Do you have a hybrid set up you’re particularly fond of and use more regularly than other hybrids you’ve created?
Well I think I “widdled” it down the set up to be completely software generated. There are no cymbals, I am using silent mesh heads with the triggers, Keith McMillan instruments soft step, a vocal mic through Ableton.
Do you have any “go to” musicians you follow and believe are leading the way with creating hybrid drum sets?
Yeah definitely. I got started watching Toby Hunk, he did abletondrummer.com. He’s constantly building Ableton Max for Live patches and tutorials especially great for drum pads, samplers and hybrid kits and Mason self. Follow that guy! He does really cool stuff too with sensory percussion, external modular synths and vice versa. His sensory percussion tutorials are mind blowing and get you to think creatively with all kinds of natural drumming gestures and the programming that comes with it. Definitely, my favourite guy to follow.
How long have you been using Ableton to supplement your music making on the drums?
I’ve only been messing with Ableton for a couple of years. I’m pretty much new about all this stuff.
Can you share your approach to using Ableton as a part of your live setup?
So currently I have Ableton working mainly as a midi continuous controller, control chain sent through IC driver on a MAC to sensory percussion. So Ableton to sensory percussion. So it’s selecting which sample on sensory percussion is being played within the grid through the automation that I draw in on Ableton. That sort of thing. Again follow masons stuff and his youtube tutorials if you’re interested and you’ll see more in-depth what I’m talking about. Other than that I just have different vocal chains on a track that are armed for my mic. Of course, that’s not to say that will all change, but this is the formula that I’ve come to really like and it works amazing.
Do you have any experience as a keyboardist/pianist or do you approach the keyboard as a controller to produce more detailed sounds beyond the drums?
I have a little bit of experience on the piano. It was my first instrument but as bored as I get, I never really practised much or progress but not being very good with the piano I can play enough to write and that I do adore. Also, of course, programming hardware and software synths is a blast as well and is just a part of the musical progress as the actual chord structures and songwriting.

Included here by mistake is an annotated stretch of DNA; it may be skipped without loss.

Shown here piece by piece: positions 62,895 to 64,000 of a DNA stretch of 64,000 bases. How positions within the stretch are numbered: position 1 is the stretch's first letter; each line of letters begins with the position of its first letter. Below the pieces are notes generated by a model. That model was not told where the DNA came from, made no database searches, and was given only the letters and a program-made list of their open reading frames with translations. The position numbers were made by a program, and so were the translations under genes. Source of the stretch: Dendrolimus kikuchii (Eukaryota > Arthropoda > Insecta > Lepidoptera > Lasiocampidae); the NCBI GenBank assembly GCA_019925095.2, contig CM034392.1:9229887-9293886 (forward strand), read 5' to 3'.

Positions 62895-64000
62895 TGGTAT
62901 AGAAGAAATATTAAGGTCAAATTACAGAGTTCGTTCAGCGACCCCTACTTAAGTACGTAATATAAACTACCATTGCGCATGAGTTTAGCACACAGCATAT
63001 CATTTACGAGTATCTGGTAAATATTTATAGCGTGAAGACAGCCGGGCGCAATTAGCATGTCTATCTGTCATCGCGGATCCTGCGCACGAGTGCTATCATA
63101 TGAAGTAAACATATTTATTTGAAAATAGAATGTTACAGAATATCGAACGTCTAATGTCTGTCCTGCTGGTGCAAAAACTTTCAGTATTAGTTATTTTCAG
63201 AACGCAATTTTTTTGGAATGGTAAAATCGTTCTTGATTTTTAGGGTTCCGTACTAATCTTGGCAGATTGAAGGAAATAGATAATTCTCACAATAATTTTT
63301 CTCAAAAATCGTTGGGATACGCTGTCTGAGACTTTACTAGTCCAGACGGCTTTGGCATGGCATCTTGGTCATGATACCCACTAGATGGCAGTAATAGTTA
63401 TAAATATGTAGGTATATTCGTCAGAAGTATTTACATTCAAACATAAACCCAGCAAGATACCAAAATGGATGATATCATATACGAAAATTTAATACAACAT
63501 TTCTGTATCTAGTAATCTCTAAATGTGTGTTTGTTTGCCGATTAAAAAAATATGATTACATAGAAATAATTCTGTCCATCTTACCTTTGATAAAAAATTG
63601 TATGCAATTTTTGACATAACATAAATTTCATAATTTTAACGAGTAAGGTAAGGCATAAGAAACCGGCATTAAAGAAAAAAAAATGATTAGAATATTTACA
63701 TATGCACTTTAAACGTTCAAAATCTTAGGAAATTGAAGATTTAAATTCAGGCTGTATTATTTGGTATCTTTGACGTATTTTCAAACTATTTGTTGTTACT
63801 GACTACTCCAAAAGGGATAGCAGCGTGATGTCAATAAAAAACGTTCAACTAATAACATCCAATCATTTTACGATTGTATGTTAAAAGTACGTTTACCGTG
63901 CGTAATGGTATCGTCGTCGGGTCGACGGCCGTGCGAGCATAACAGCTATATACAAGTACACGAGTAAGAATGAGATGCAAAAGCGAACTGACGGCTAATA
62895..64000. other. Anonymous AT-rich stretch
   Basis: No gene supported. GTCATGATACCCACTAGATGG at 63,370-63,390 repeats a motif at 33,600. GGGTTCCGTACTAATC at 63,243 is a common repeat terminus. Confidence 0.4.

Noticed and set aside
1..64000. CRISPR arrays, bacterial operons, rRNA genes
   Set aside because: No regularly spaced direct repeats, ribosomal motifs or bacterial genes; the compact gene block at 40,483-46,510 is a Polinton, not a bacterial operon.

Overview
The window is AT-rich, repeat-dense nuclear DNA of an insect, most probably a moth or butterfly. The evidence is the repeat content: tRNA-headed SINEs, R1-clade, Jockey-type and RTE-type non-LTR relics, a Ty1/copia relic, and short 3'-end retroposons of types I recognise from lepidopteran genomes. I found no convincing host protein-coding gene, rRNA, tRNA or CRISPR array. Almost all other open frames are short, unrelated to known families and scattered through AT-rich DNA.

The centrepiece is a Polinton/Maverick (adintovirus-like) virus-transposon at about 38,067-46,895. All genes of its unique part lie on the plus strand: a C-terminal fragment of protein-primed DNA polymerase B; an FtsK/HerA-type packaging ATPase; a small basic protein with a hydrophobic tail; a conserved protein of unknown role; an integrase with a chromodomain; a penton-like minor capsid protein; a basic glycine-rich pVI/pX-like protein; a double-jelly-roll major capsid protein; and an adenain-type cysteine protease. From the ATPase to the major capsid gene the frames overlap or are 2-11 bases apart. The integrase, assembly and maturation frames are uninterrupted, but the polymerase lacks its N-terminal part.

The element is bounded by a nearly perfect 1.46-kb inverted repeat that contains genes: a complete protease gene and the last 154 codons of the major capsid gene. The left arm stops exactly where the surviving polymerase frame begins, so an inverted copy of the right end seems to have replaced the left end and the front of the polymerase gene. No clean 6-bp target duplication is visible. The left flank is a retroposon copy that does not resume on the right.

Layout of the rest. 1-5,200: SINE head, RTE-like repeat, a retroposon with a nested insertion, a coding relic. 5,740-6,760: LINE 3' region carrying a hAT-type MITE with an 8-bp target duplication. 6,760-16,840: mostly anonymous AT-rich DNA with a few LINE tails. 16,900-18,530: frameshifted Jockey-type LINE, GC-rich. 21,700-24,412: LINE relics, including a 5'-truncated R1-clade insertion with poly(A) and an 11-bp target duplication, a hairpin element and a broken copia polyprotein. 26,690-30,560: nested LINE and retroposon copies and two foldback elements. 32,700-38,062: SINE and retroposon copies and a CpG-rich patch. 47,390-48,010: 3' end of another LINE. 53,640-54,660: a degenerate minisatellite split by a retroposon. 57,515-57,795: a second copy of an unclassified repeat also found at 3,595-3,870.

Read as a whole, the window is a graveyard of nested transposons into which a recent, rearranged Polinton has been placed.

What advice would you give to a young drummer interested in exploring technology and how to incorporate it into their drumming?
I feel like the hybrid and midi electronic drum world is a very niche craft and you’re going to have to find out what works for you and your band etc. Whether it be triggers that you incorporate with your acoustic drumset sound or separate drum pads on your kit. If you’re like me and you’re completely new to e-drums samplers and audio in general and you wanted to take things deeper, I suggest taking a basic sound design course. I took a course online through syntorial.com since it was right up my alley with understanding all of the basics of synthesiser parameters, signal flow and that whole audio language. Which is pretty universal to your DAW or audio and sampler world. In some cases, you’re also going to have to sacrifice the acoustic drum feel for the expression. Just like the piano to the synthesiser or acoustic guitar to an electric guitar. I use mesh heads with sensory percussion triggers because I don’t want drum noise and for me, the feel of that real plastic drumhead verse the mesh head and the ungodly expression comes with it, that I get to experiment with are a no contest between expression and the feel you know.
If you saw someone on stage playing one of the sensory percussion preprogrammed acoustic kits, I can guarantee you, you wouldn’t be able to tell the difference if it were an acoustic kit or a sensory percussion triggered kit. From the rim shots to a dampened sound of that drum. So anyhow, that’s probably more for the purest drumset player, which I’m all too familiar with and with all that being said have an open mind and try all the different options out there. All of it can be a bit overwhelming at first, with the decision of what product to purchase and also the learning curve of that technology. With the deeper programming and setups with the DAW’s and the plug inns and such, as daunting as that sounds, you have to really one step at a time. Really enjoy that process of learning the unknown you know. It can be pretty time consuming too but also keep in mind the asset you’re becoming.
Where is the best place for people to go in order to hear your music?
As of now I just post stuff to soundcloud.com/cycloptoad. Looking forward to scraping all of the old material and replacing it with this new album that I can really get behind and perform as well.